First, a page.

Chewy; flavorful; delicious. That’s just some of the words that come to mind when thinking about these bars. Plus they keep for a long time. They’re called Hermits and they’re a must-try.
Ever hear of Hermit bars? If you answered “no,” no worries–I hadn’t either until I stumbled across a recipe for them in a cookbook I recently picked up at Goodwill. I feel like you can learn a LOT about baking just by perusing a good cookbook. The one I got was a King Arthur Flour one (an older version of this one) and it’s excellent. I love anything King Arthur–between their cookbooks and their website (not to mention their flour), there’s a trove of info you can gleam from them. So I took one of their recipes for hermits and tweaked it by swapping out the called-for shortening with Golden Barrel Coconut Oil, among a couple other things.
Hermit bars are original to the New England coastal area. According to King Arthur Flour, hermit bars were made for New England sailors and fishermen who were headed out to sea for months at a time. The name hermit is thought to have been used because just like a typical human hermit, these bars can “hide away” for a long period of time and still taste as good as the day they were baked. In fact, some would even say that they taste better over time, since the spices have a chance to develop together.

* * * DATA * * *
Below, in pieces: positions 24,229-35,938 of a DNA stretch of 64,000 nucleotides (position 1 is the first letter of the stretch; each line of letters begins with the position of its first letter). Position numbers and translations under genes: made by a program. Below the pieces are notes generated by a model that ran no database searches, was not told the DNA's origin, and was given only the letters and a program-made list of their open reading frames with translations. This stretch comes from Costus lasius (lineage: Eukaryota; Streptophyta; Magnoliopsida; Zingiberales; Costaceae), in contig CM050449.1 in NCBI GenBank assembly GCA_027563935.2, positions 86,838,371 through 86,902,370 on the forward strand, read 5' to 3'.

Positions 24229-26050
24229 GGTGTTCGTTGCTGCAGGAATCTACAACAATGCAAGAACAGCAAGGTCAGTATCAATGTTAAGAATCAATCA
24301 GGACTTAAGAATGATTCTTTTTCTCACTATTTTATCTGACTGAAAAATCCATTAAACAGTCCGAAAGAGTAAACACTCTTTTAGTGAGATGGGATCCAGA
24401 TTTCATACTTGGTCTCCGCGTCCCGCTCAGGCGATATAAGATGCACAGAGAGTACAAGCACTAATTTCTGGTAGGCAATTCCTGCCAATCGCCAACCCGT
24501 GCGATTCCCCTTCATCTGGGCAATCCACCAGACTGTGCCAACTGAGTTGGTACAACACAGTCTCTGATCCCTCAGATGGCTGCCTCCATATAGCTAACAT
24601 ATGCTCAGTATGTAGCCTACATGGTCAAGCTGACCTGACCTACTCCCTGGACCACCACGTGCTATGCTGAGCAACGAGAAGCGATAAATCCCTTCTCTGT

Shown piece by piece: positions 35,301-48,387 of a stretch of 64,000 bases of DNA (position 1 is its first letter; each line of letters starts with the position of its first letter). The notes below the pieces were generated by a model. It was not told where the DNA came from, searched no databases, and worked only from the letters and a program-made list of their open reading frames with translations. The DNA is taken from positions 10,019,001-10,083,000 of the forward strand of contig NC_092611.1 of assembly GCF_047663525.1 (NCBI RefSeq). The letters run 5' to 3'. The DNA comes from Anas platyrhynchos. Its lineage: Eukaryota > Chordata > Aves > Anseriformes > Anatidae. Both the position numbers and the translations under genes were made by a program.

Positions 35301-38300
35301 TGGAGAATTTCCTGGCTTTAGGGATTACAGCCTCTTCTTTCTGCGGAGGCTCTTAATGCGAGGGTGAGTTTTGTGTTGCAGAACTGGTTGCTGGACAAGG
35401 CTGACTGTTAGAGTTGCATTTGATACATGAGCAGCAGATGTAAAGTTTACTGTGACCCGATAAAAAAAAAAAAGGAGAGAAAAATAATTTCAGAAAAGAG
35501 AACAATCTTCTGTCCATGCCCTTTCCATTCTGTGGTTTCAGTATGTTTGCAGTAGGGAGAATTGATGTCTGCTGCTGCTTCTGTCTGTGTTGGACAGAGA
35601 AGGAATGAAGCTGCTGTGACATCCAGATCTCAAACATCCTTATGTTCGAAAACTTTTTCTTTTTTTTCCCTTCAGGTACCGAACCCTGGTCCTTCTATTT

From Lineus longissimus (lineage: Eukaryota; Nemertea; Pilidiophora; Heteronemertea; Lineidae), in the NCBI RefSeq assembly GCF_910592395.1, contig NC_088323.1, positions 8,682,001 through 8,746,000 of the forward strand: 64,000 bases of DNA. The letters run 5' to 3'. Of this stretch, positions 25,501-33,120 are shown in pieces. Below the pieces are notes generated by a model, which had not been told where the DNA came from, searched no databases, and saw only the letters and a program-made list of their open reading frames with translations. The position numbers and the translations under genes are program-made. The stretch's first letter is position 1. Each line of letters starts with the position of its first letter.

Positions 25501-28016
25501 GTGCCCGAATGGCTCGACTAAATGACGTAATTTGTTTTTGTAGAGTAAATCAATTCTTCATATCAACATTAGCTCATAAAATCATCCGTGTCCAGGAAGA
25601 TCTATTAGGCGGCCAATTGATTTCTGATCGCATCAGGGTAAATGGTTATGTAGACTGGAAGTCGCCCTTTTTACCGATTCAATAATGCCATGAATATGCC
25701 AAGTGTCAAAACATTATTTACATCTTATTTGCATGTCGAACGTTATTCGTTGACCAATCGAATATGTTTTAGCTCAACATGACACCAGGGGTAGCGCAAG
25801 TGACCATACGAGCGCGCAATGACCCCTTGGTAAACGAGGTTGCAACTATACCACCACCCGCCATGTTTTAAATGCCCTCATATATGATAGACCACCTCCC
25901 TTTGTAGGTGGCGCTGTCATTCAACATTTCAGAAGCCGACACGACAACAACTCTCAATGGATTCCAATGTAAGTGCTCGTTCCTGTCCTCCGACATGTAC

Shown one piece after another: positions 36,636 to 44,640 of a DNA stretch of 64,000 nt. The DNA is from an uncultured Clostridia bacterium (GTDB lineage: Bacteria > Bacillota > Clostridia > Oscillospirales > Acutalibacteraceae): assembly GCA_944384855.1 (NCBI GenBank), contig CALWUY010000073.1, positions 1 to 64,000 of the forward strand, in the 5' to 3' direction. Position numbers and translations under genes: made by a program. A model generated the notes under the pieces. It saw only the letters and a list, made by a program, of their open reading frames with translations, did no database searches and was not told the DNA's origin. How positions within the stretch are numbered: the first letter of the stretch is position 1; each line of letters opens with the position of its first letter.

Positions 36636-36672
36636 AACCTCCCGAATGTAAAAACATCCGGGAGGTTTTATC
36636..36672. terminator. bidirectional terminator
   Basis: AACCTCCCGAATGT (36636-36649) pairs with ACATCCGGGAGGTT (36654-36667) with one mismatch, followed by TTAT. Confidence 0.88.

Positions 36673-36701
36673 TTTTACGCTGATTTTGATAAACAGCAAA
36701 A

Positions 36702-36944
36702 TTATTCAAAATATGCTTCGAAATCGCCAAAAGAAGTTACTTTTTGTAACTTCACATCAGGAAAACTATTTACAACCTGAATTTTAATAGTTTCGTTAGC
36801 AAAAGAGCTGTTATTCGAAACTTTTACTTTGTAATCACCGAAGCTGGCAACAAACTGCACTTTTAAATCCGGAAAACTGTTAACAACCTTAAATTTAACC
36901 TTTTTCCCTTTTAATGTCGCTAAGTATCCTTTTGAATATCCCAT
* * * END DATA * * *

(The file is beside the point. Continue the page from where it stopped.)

These bars are delicious. Their flavor is unsurpassed and the chewy texture is delightful. Then with that vanilla glaze drizzle on top…perfection! They remind me of the cooler weather that is heading our way very soon. Ahh…can’t wait for fall!
You definitely should add these chewy hermit bars to your must-try list. They’re simple, can be made in either a 9×13 or jelly roll pan, and oh-so yummy!
Kat is a mother of three boys who loves to bake and enjoys all things DIY. She has been blogging since 2010 featuring recipes and home design projects. Some of her home projects have been featured in Country Living and This Old House magazine, as well as many other prominent DIY blogs and websites.